Wrasslin’ Back in the Day: November 1984

The WWF runs some hot angles, plus Starrcade and other big Thanksgiving shows highlight the month

Thanks to Kris Zellner, Jim Zordani, Graham Cawthon, Matt Farmer, Tamalie, Dave Meltzer, Karl Stern, Brian Last, wrestlingdata.com, crazymax.org, prowrestlinghistory.com and the “Between the Sheets” podcast for the results and historical information I have used for this series. The Wrestling Classics and Kayfabe Memories message boards have also been invaluable in answering my questions on certain issues and angles.

When I Iast left you it was October of 1984:

Wrasslin’ Back in the Day: October 1984


Jimmy Snuka returned from his drug rehab stint (kayfabed as a neck injury from Piper in the Summer), chasing Piper at TV taping as Roddy was harassing Snuka’s “cousin”, the Tonga Kid. Due to the threat that Snuka and others have posed, “Cowboy” Bob Orton has been hired on by Piper as his bodyguard.

Tito Santana also returned to TV after his brief absence due to having his knee surgically repaired. He ended up saving a jobber who Greg Valentine was abusing, effectively restarting his feud with Valentine.

Andre the Giant was knocked out during a tag match with Special Delivery Jones and himself facing Big John Studd and Ken Patera. The heels then proceeded to cut Andre’s hair in one of the more infamous angles of this era.

Cyndi Lauper is being hyped for an appearance at December’s MSG card. Wendi Richter was not used much once again, as she only worked six matches all month. With the amount of towns the WWF are running, I can’t believe they didn’t pull in some ladies to lose to her nightly.

Brian Blair quit the WWF at the end of September, spent some time in Japan in October and is now working in Florida.

The British Bulldogs have quit and are working for Giant Baba.

Kamala has quit due to the travel, and is now accepting dates for Mid-South, WCCW and the AWA.

Mad Dog Vachon will be off the road for the next several months. I assume he was injured, but cannot confirm that.

The WWF has four shows in the cable top ten listing. What was number 1? Masterpiece Theater! There was a time America wasn’t completely drawn to lowbrow TV?

A big man who we would come to know as Hillbilly Jim has begun appearing in the TV audiences.

Paul Orndorff joined the Bobby Heenan Family.

Buddy Rose is facing heat back in Maine for failing to pay his taxes in the late 70’s. He earned $28,591, $36,113, and $47,187 from 1978-80 while working mostly in Portland.

World Champion Hulk Hogan defended his title against Paul Orndorff, Roddy Piper and Big John Studd over the month.

Sgt. Slaughter continued his battles with Nikolai Volkoff and the Iron Sheik.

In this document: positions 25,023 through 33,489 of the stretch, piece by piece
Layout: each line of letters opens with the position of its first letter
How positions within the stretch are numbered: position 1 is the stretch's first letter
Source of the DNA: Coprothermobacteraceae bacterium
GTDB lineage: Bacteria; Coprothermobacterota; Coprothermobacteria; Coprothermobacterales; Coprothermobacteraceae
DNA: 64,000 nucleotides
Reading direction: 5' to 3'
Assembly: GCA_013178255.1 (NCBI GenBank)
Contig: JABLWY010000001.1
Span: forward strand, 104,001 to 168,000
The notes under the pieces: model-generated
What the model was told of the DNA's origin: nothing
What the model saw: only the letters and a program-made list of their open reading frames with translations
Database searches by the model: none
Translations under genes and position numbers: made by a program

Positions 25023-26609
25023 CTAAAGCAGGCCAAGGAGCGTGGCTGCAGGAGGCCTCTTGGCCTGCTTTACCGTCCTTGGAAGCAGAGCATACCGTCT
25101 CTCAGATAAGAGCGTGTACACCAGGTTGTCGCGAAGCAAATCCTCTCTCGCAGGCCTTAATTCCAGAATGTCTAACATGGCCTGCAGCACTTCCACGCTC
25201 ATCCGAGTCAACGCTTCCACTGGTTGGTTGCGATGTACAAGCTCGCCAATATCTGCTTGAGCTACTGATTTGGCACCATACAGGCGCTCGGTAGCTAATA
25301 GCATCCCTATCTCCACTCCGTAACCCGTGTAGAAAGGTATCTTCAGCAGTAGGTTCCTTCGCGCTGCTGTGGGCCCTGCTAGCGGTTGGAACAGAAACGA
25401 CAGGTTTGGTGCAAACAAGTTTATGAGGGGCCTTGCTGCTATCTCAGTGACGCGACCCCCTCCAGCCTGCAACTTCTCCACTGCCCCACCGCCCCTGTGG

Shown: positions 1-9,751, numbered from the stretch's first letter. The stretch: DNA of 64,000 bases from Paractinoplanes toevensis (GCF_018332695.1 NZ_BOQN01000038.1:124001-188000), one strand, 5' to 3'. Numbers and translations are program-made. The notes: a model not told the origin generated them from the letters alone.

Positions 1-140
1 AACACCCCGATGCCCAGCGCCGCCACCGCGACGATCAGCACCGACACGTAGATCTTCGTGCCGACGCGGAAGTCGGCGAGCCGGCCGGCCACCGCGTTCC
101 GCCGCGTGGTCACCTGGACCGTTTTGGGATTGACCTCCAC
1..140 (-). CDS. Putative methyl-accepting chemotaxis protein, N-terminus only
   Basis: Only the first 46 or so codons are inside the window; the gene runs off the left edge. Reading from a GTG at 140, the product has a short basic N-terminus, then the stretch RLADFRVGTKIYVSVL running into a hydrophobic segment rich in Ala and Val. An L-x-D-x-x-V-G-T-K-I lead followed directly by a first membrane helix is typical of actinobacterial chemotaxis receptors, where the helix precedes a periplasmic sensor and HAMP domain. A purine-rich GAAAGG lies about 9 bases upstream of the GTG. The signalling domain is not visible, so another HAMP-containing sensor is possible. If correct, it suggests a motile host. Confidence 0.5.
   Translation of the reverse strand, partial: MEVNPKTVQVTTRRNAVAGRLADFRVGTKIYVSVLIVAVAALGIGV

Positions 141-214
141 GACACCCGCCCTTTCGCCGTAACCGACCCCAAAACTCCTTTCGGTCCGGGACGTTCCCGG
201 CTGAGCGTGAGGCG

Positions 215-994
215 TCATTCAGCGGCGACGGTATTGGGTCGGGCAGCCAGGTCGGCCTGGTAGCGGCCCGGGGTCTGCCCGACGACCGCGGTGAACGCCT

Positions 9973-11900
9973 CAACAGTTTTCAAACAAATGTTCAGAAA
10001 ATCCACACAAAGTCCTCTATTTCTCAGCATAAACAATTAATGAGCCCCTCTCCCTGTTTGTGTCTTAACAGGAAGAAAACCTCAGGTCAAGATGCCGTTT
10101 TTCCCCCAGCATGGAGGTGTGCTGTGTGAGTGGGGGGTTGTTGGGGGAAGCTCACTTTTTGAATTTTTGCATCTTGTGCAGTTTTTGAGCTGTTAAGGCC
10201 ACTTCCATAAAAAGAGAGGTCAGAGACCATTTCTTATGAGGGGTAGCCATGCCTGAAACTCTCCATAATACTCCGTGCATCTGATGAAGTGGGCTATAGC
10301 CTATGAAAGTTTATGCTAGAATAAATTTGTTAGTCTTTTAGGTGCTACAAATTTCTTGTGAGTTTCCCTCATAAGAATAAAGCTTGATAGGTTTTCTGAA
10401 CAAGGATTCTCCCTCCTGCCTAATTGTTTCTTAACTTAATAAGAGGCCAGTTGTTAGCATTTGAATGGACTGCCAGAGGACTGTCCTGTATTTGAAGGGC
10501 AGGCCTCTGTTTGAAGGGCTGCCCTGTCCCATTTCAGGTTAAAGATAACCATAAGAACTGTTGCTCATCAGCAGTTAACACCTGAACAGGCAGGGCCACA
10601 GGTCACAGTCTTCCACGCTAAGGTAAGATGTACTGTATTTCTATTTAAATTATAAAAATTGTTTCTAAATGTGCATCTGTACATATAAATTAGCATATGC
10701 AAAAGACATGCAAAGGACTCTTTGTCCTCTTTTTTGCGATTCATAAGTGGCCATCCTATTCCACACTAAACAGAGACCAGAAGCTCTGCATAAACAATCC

Veteran Toru Tanaka worked several California house shows, losing to Blackjack Mulligan and Mil Mascaras.

Boston drew 15,635 fans for Hogan fending off Roddy Piper, Tito Santana attempting to wrest the IC title from Valentine, and JYD battering Nikolai Volkoff.

Pittsburgh saw 12,000 fans come for Hogan battling Studd, along with Sarge and JYD butting heads with Volkoff and Sheik.

Just under 20,000 fans entered the Philadelphia Spectrum to see JYD and Slaughter clash with Sheik and Volkoff, as well as Big John Studd taking Kamala’s place in a match with Andre.

Toronto drew 10,200 for Tonga Kid and Piper facing off, along with Tito Santana hunting down IC champ Greg Valentine.

The WWF ran a unique card in Hartford called ‘Steel Cage Turmoil” which was a gauntlet style “tournament featuring 19 straight cage matches with 20 different men competing. The winner stayed on and a fresh opponent then came in to challenge him. Big John Studd ultimately won the event, beating Chief Jay Strongbow, Sal Bellomo and Rocky Johnson to claim the duke.

MSG sold 22,000 tickets for a line-up which included the Tonga Kid facing Roddy Piper, as well as Santana and Valentine squaring off. Bruno Sammartino returned to MSG for the first time in four years to corner his son against Ken Patera.

St. Louis/Central States

The Verne Gagne/Bob Geigel St. Louis group presented a Kiel Auditorium card headlined by NWA champion Ric Flair clashing with Bruiser Brody. Another top bout saw Crusher Blackwell overcoming Harley Race for the Missouri State title. A very random sounding six-man tag match went down as Dick the Bruiser teamed with Terry Funk and Wahoo McDaniel to beat Hacksaw Higgins, Baron Von Raschke and Tom Stone (Wahoo is a heel in JCP, and Baron is an AWA babyface-what is going on here!?!?) and Kevin Von Erich defeated Billy Robinson in what sounds like an epic styles clash. Just under 7,000 fans attended.